Deutsch, deputy attorney general, said Gallagher called him Tuesday morning and told him he planned to appoint Webster. Attorney General's Office To Investigate Peach Irene J. Smith, attorney for Carter and Troupe, said she was satisfied that Webster could conduct an independent investigation even though he was a Republican. Carter said she was confident that Webster would be impar- 14 Are Killed In Fire TAIPEI, Taiwan (AP) Fourteen people were killed and five were injured early Tuesday when a fire raced through a barbershop in the northern city of Taoyuan, police said. Police in Taoyuan, about 30 miles west of Taipei, said the charred bodies of six people had been found in the II nJA bi r1 IT FIND OUT HOW TO CATCH THE BIG ONE FROM THE EXPERTS! CASEY'S 1EBCO Daiwa COMMITTED 10 TOTAL QUALITY i Browning.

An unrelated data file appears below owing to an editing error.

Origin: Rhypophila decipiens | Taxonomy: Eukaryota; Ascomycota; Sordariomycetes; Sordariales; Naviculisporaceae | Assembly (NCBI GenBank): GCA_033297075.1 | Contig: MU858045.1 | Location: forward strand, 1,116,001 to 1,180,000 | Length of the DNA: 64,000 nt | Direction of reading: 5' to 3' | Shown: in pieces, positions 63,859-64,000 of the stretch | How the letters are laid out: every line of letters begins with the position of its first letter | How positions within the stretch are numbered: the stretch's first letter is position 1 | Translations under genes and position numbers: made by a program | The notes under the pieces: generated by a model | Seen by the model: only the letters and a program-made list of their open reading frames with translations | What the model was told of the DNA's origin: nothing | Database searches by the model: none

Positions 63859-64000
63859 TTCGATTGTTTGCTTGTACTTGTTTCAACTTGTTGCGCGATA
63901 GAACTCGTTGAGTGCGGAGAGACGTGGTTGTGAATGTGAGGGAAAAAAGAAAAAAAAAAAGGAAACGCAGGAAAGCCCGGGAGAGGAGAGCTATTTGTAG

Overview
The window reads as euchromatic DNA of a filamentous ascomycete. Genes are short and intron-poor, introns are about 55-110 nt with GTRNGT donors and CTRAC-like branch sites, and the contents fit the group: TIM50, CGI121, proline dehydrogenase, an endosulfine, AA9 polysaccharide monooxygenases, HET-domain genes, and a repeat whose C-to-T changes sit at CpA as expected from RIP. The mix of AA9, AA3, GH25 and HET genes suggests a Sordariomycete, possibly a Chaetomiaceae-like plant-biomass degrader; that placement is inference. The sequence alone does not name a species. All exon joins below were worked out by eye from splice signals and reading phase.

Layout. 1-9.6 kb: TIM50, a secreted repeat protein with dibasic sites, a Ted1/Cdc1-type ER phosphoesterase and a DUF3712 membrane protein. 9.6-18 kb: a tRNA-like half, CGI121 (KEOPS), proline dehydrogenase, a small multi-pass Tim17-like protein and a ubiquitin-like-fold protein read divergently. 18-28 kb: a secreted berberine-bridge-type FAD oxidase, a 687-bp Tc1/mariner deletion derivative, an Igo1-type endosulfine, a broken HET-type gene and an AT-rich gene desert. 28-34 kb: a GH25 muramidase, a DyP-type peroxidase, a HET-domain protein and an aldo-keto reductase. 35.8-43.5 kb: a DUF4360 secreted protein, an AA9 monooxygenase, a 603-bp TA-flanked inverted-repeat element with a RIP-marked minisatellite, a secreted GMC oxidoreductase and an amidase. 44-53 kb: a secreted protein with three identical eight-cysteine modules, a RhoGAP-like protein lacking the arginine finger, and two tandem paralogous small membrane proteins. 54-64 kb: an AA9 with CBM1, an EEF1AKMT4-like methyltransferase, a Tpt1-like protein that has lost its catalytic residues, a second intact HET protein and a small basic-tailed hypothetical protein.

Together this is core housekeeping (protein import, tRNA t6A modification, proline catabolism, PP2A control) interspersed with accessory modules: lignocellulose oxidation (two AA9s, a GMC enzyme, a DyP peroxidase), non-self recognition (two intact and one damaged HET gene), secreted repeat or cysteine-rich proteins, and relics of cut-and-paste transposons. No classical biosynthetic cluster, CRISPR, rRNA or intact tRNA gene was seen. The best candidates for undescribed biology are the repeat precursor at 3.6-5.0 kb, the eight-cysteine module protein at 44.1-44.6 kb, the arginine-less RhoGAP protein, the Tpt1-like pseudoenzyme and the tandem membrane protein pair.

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LINDBERGH id mum By Fred W. Lindecke Missouri Political Correspondent A judge has appointed the office of Attorney General William L. Webster to be a special prosecutor to investigate allegations of voter fraud against Cirfcuit Attorney George Peach. "Fine," Peach responded when informed of the appointment Tuesday. Webster is a Republican, and Peach is a Democrat.

want someone to be appointed. I intend to cooperate, and hopefully we can resolve this in a week or a few days," Peach said. "I want something done, and then I will have something to say about this whole thing." Peach added that the investigation of his voting from one address while living at another would not affect his prosecution of five others on the same kind of charge. "These people are going to be fully prosecuted, just like they were before this came up," Peach said. Circuit Judge James L.